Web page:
About this book: (from the publisher) Catherine and Zoe are sisters, but even their mother, Eve, admits her daughters are nothing alike. Catherine is calm and responsible. Zoe is passionate and rebellious. Nobody is surprised when Zoe gets pregnant, drops out of college, and spirals into drug addiction.
One night Catherine gets a call from Zoe’s terrified daughter, Willow, saying her mother has abandoned her in a bus station and disappeared. Eve blames herself, while Catherine, unable to have children, is delighted to raise Willow as her own.
Now, five years later, Eve is grieving her husband’s death and making reluctant plans to sell the family’s beloved summer home on Prince Edward Island. But a series of unexpected revelations will upend the family and rock three generations of women.
About the author: (from her website) Novelist, journalist and celebrity ghost writer Holly Robinson is the author of several books, including The Gerbil farmer’s Daughter: A Memoir and the novels Beach Plum Island and Haven Lake. Her articles and essays appear frequently in The Huffington Post, More, Parents, Redbook and dozens of other newspapers and magazines. She and her husband have five children and a stubborn Pekingese. They divide their time between Massachusetts and Prince Edward Island, and are crazy enough to be fixing up old houses one shingle at a time in both places.
Genre: Fiction/Contemporary/Women’s Fiction
Why I read this book: To better understand my world
If this book were a movie, I would rate it: R
Content advisory: profanity, non explicit premarital and extramarital sex, homosexuality, alcohol use, discussions of addictions and rape.
Reminds me of: an edgier version of Rainy Day Sisters
Will especially appeal to: Not that these would likely be the same readers, but as it’s partly set on Prince Edward Island, fans of L.M. Montgomery’s novels will appreciate the references.
First Impressions: I like what the cover hints at–the bleak shades of gray that convey conflict and ambiguity, the splash of red that promises happiness and resolution.
This story matters to me…for its celebration of family bonds and the healing power of forgiveness and second chances.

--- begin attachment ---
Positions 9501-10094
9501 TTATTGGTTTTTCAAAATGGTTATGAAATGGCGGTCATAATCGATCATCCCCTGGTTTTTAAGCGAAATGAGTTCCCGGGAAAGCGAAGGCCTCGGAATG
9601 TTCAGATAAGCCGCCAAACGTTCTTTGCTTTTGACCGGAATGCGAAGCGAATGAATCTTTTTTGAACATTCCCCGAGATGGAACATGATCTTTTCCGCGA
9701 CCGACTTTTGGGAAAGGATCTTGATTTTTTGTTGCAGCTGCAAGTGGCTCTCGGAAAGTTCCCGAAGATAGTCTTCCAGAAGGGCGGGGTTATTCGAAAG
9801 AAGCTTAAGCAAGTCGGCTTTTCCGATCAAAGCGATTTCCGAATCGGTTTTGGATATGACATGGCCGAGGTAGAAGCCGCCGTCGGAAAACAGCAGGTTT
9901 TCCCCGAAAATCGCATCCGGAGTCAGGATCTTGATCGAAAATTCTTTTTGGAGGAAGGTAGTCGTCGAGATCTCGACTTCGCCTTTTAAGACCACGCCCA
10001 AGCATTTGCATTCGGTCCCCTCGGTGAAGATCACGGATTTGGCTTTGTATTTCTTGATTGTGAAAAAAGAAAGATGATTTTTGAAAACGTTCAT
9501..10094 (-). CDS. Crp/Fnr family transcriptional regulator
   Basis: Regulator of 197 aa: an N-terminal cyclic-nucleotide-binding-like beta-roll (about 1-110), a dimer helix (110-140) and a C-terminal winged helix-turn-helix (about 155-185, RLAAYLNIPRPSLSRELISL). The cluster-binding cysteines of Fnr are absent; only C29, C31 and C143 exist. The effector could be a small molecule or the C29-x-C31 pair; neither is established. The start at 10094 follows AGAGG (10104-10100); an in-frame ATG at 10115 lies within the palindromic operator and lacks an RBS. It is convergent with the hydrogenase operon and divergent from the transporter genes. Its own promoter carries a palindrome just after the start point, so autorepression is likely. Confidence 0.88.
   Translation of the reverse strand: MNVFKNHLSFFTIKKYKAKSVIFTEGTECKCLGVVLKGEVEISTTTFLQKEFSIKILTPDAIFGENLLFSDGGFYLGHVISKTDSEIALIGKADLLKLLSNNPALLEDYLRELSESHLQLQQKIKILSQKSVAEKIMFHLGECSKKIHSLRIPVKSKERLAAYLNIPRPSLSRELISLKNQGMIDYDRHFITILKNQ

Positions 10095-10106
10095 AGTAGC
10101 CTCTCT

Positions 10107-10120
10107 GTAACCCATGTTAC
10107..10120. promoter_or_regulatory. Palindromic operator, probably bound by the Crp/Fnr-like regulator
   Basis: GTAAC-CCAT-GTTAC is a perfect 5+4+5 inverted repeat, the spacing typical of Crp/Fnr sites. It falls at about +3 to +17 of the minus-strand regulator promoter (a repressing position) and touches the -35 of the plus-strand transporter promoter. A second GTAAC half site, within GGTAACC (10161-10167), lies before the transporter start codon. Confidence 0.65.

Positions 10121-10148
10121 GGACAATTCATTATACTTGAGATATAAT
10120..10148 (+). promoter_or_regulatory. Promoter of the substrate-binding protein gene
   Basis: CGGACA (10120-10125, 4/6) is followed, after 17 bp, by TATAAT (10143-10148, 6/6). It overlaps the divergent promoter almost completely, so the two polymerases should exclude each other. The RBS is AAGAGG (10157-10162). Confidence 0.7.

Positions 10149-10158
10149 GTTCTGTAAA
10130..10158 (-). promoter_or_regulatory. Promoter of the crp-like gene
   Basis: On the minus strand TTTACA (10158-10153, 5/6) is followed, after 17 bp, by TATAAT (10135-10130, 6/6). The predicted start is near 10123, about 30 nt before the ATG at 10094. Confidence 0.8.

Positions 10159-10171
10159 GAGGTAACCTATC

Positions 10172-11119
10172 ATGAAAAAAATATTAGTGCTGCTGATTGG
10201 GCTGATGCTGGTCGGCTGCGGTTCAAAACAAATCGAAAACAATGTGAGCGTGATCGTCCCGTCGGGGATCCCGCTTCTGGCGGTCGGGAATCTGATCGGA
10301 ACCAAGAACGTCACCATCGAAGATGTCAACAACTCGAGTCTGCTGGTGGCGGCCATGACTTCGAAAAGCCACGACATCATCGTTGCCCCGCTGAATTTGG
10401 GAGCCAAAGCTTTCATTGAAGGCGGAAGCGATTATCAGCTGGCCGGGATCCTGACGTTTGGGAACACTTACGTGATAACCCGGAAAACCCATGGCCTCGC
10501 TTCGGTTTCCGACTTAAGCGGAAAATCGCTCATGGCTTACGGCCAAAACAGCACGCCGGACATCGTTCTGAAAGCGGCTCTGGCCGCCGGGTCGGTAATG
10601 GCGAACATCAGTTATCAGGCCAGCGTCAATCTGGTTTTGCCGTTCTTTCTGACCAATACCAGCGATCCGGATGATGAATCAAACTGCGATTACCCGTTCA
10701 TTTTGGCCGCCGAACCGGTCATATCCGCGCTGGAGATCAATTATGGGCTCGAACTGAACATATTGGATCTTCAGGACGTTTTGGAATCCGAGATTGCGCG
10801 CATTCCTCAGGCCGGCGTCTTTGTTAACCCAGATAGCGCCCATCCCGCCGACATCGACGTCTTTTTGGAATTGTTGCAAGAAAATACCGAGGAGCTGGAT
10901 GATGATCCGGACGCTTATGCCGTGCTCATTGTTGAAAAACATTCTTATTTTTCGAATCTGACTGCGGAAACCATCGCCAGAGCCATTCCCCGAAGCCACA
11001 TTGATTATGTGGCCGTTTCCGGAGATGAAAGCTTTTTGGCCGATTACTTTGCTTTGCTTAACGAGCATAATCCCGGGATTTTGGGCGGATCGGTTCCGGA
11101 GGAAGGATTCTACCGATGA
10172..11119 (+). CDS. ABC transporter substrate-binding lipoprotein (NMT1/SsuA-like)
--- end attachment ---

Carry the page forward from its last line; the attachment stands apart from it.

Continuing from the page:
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My take: Novels like this one prompt an evaluation from me on two levels. From a quality standpoint, everything is stellar. Character development, descriptions that put me right in the moment, marvelously complicated relationships that I feared would never get sorted–all of that is there in spades. On top of this, the author holds it all together with her deft handling of story complexity, the narrative flowing from one scene to the next, into and out of various characters’ viewpoints. Plus, there were one or two truly poignant and unexpected scenes that moved me. These things, I loved.
On the other hand, I found it tough to root for characters making choices that I see will hurt them in the long run. Not that I can’t handle bad behavior, not at all. Real conflict is what makes for some unforgettable stories, especially when it reaps thorny consequences that must be addressed. But in this case, what I found was that some of the characters’ choices alienated me from them. I grew less enamored with them as the story went on. And really, I did not need all the language. This might have been a PG-13 novel except for the profanity that I felt went over the top.
So there it is–in my opinion, Chance Harbor is fine women’s fiction featuring characters mired in muck. But on the other hand (again), isn’t that life? Though I wouldn’t make the same choices, can I still say I liked these characters? Yes–mostly. Did the story help me better understand people who aren’t just like me, who don’t share my values? Again, yes. From that perspective, Chance Harbor is an eye-opening, engaging read, which I do appreciate.
Thanks to New American Library for providing me a free copy to review. All opinions are mine.
After words: How does a novel’s value system affect your enjoyment of it? Are you able to overlook that part of it enough to appreciate the story? Or is it too intrinsic to your overall experience?